Readers can use this book at face value or as a beginning point for creative inspiration for their own designs. Nonetheless, the authors definitely make the reader believe that the sky is the limit and that the task is not as daunting as it might first appear.
Reviewed by Seniye Groff
Start Handbuilding Your Masterpiece
By Jacqui Atkin
Barron’s, $24.99, 192 pages
Since prehistoric times, people have been making pottery by hand, creating functional vessels and beautiful masterpieces. Handbuilt Pottery Techniques Revealed, by Jacqui Atkin, is an amazing resource for modern-day potters looking for guidance when using their hands to work with clay. This extended edition has 32 all-new pages. Beginning potters will appreciate the sections introducing tools to purchase, types of clay to choose from (earthenware, stoneware and porcelain) and how to prepare and care for clay. The book’s four technique chapters (coiling, pinching, slabbing and molding) offer step-by-step instructions along with color photos showing the entire process. After the specific technique is explained, individual projects offer variations on the basic form that potters can try. Choose from a garden sculpture, bowl set, widow box, butter dish, ginkgo vase, clay birds and more.
What makes this book so unique are the cutaway photographs that show what is happening on the inside of the project. This takes the mystery out of handbuilding because it shows the hand positions inside and outside the pot. Red and green arrows demonstrate how each hand should move during each step (i.e., whether it should pull, lift, support, push, shape or reinforce the clay). High school and college art teachers could easily incorporate this text into their curriculum. Photos of the finished pieces and a gallery section at the end of the book will inspire any artist to pick a project and begin handbuilding a work of art.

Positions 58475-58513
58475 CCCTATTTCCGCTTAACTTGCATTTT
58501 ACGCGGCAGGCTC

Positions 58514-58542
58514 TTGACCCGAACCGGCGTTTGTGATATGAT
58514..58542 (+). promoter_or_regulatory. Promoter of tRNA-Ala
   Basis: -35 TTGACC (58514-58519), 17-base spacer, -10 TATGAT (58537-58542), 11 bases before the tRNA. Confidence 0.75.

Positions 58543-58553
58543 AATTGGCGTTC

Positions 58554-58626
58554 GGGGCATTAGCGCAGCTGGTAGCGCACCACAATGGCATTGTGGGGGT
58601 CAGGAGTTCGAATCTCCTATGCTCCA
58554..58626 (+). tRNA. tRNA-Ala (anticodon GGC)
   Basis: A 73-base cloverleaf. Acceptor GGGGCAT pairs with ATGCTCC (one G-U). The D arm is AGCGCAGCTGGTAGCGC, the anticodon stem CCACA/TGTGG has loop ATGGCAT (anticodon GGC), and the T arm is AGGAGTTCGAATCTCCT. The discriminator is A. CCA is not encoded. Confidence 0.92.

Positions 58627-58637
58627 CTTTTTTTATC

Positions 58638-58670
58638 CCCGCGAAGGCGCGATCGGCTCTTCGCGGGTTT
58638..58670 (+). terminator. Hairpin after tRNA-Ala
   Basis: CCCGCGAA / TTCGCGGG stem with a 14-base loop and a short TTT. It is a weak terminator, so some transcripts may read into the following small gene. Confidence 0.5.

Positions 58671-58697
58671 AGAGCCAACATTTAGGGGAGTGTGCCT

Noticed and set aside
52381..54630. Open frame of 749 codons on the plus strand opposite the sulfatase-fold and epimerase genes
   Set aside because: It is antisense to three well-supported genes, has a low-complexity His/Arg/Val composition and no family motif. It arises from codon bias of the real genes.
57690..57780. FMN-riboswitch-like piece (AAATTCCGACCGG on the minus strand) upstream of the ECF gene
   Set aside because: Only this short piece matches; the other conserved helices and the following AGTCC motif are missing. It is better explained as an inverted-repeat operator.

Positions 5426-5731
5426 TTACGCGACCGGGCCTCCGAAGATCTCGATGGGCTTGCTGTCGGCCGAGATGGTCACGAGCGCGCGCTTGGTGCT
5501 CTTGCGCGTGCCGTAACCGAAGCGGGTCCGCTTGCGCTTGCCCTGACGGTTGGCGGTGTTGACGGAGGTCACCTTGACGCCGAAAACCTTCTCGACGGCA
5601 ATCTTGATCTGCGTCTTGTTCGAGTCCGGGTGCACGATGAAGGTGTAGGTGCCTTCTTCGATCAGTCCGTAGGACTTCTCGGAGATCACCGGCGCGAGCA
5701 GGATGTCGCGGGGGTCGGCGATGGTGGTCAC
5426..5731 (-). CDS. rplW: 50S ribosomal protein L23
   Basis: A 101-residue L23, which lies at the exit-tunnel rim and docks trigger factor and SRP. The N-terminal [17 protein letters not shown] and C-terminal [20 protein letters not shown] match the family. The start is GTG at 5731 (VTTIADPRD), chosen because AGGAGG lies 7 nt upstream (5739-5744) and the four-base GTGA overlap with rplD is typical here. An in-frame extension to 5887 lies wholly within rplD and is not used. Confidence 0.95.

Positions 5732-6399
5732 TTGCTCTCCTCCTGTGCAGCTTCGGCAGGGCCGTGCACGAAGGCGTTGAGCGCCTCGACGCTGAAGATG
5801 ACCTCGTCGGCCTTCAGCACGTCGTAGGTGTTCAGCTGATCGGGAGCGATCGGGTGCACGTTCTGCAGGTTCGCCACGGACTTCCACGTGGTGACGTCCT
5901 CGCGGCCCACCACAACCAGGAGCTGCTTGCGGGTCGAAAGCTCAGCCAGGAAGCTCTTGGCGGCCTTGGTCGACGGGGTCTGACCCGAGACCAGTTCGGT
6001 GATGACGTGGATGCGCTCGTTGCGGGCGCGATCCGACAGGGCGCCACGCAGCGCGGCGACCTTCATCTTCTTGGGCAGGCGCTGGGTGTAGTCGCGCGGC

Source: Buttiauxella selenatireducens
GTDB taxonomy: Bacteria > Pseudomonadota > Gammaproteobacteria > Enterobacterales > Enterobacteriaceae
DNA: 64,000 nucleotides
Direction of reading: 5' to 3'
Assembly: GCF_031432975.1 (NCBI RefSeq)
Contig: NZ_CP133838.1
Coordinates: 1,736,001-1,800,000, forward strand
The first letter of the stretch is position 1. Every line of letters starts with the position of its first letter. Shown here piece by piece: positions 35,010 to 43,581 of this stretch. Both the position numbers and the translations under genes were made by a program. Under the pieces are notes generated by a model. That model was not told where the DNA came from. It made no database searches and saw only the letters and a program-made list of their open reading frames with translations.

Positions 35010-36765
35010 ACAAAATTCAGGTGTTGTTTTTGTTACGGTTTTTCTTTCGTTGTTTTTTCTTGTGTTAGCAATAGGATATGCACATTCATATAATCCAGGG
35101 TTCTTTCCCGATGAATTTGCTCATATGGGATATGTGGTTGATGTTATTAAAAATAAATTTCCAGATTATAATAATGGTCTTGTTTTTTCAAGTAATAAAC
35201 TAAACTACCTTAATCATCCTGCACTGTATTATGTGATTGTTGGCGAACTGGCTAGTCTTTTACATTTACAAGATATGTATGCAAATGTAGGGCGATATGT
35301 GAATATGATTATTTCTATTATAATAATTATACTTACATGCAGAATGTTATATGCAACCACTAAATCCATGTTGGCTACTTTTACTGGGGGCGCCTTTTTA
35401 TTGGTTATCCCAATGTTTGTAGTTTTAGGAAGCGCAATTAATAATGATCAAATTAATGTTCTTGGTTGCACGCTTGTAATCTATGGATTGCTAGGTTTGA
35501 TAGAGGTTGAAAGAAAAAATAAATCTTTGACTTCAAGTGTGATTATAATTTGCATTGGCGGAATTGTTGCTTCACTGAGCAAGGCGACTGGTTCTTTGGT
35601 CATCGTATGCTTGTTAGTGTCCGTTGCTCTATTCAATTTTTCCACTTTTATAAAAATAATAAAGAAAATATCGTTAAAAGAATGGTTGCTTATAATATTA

Reviewed by Elizabeth Franklin
Pirates vs. Cowboys Is a Simple Misunderstanding
By Aaron Reynolds, Illustrated by David Barneda
Alfred A. Knopf Books for Young Readers, $16.99, 32 pages
When Burnt Beard and his band of ruthless pirates find too much loot, they are forced to go ashore to bury their treasure. As they make their way onto land, the pirates meet Black Bob McKraw and the other cowboys of the Wild West. Trouble starts up when the troupe of pirates asks the cowboys (in fluent pirate, of course) where they might find a place to eat. The cowboys don’t understand what they’ve been asked and misinterpret the strange words as insults. Back and forth they argue, neither side understanding what is being said. Finally, Pegleg Highnoon – the pirate cowboy who understands what both groups are saying – steps in. Pegleg helps the pirates and cowboys find some common ground, and explains they need to work to understand each other. Then they all enjoy the afternoon together.
Pirates vs. Cowboys is a fun way to show children what can happen with a misunderstanding. Author Aaron Reynolds is able to demonstrate that speaking a different language or coming from a different culture can sometimes mean miscommunications happen. Resolution comes from taking the time to understand each other and find common ground.